Esther Chávez Cano: An Army of One

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Esther Chavez Cano

Esther Chávez Cano (Courtesy of Victor Munoz)

EL PASO — She stood five feet two inches tall in her sensible heels. With her short-cropped blonde bob and piercing blue eyes behind rounded spectacles, Esther Cano looked more like a school librarian than a scrappy fighter for human rights for women in crime-plagued Ciudad Juarez, Mexico.

But Cano, who died of cancer on Christmas Day at age 75, could definitely deliver a mighty wallop and often did, taking aim at political indifference and the lack of legal and police protection for women victims of violence in Mexico.

Some who gathered in El Paso recently to celebrate Cano’s life and activism remember her as, “an army of one.”

Esther Cano's nieces, Marta Strobach (left) and Sylvia Berdeja (right)

Esther Cano's nieces, Marta Strobach (left) and Sylvia Berdeja (right), listen to speakers at a recent gathering to celebrate Cano's life.(David Smith-Soto/Borderzine.com)

“She said she was not a saint or Mother Teresa but just a human-being fighting for justice,” said niece Marta Strobach.

The diminutive “güera,” or blonde, as some friends affectionately call Cano, was largely responsible for bringing international media attention to the previously ignored murders of hundreds of women and girls in the scrappy border town of 2 million residents, across the Rio Grande from El Paso, TX.

As pink crosses with the words “ni una más” (not one more) proliferated on Juarez lamp posts, street corners and a prominent border crossing, so did news stories and a slew of movies about the grisly murders of young, single, working-class women and girls in Juarez.

Esther Chavez Cano memorial in El Paso

UTEP's Associate Provost, Dr. Irasema Coronado (left), and Dr. Kathy Staudt (right), listen to Cynthia Bejarano of Amigas de las Mujeres de Juarez (David Smith-Soto/Borderzine.com)

Professor Socorro Tabuenca, a friend and fellow rights activist, recalls Cano’s tireless determination. Once, during a protest march in front of the Juarez cathedral, Cano requested that she and others, including a nun, sing out loud so others would join in the march. Click here to read Tabuenca’s reflections on Cano in Spanish.

During the 1990’s, a time when Mexican politicians and law enforcement were oblivious to crimes against women, Cano began combing through newspaper archives and other sources for names of victims, dates, information on family members, and other relevant details of each disappearance, every body discovered in an isolated neighborhood or desolate field.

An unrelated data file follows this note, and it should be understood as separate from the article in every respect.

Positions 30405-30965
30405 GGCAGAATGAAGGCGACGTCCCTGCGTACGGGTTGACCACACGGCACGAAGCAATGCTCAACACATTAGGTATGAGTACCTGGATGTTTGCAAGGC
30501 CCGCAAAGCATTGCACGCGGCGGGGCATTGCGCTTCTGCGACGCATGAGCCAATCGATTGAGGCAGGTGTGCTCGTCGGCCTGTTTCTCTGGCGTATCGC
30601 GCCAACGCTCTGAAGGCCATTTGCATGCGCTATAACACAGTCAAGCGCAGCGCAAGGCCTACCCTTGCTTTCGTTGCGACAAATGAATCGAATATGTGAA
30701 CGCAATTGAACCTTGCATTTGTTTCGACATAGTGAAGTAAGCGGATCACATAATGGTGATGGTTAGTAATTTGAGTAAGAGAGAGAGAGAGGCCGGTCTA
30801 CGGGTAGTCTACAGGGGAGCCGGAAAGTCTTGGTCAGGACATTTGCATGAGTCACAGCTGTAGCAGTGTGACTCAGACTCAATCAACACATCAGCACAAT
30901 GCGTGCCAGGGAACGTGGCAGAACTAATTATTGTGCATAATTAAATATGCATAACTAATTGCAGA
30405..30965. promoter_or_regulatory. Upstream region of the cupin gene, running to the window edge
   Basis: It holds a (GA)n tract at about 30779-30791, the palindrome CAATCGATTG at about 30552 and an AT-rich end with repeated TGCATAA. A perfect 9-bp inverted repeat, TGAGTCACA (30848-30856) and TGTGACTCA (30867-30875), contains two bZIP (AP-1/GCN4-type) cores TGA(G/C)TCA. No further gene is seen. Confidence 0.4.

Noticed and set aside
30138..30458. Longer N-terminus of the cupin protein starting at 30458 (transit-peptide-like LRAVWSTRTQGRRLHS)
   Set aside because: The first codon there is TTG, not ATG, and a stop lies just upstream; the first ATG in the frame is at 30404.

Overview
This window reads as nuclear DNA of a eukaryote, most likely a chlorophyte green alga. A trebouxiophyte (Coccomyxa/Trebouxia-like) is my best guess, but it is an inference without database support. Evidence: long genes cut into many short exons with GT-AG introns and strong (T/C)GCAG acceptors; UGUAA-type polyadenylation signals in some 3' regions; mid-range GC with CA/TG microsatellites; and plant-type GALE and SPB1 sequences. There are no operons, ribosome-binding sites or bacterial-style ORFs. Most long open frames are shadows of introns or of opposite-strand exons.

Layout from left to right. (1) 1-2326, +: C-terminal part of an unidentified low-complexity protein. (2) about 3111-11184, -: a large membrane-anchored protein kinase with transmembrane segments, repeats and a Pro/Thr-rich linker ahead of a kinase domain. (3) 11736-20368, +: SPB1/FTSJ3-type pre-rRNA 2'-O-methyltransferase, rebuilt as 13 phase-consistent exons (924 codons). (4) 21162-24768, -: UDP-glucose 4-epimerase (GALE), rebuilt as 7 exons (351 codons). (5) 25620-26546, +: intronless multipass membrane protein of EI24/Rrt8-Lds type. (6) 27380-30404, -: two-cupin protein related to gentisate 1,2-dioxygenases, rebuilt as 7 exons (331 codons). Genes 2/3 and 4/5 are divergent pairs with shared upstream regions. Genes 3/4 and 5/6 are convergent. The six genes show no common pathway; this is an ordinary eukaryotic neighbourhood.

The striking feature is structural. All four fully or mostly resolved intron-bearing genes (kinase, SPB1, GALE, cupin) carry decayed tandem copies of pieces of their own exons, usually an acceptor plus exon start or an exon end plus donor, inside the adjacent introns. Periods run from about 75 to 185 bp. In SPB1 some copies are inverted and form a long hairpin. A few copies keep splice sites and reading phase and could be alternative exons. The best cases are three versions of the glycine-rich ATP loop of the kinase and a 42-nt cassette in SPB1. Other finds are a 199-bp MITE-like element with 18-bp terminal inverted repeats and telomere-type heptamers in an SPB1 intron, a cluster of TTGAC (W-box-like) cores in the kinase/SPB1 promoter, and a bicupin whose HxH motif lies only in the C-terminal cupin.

She eventually amassed an extensive database of relevant information. Click here for the Esther Cano collection at the NMSU library.

Not satisfied to just document the murders, she wrote (click here to read two of her columns) often in the local newspaper about women’s rights, domestic violence and called on authorities to investigate the growing murders.  In 1999, she convinced a relative to lend her a house in central Juarez to open a rape crisis center. Later, a group of local businessmen donated a house and Casa Amiga found a permanent home.  Cano raised money to run the center through fundraisers and private donations, and the center expanded its mission to help victims of domestic violence.

In 2004, the murders of women caught the attention of playwright Eve Ensler, author of the Vagina Monologues, who brought a number of U.S. and Mexican actresses to El Paso-Ciudad Juarez for a bi-national march that drew thousands.  Later, Ensler wrote a story in Marie Claire magazine about her visit to the border and the crimes against women, which were referred to in the press as “femicide.” ( Click here to read Ensler’s story).

The event drew worldwide press attention and later in 2004 Cano received an International Human Rights Award in London, and in 2008 she won Mexico’s National Human Rights Award.

Despite the accolades, Cano remained grounded in the grassroots human rights activity she started two decades ago.

“Soon there will come a time when my voice becomes silent so that new voices can be heard,” Cano wrote on her website recently. “Voices that will carry forward the cause of women and also the cause of men leading us all to a more just and democratic society.”

Memorial to Juarez's murdered women 2004

Memorial to Juarez's murdered women and girls at a Juarez border crossing into El Paso, 2004. (Courtesy of David Smith-Soto)

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Related links:

V-Day obituary of Cano

Los Angeles Times obituary of Cano

NMSU librarian Molly Molly’s memorial to Cano

Los Angeles Times story about a recent ruling against Mexico for failing to investigate the murders of three women in Ciudad Juarez in 2001.

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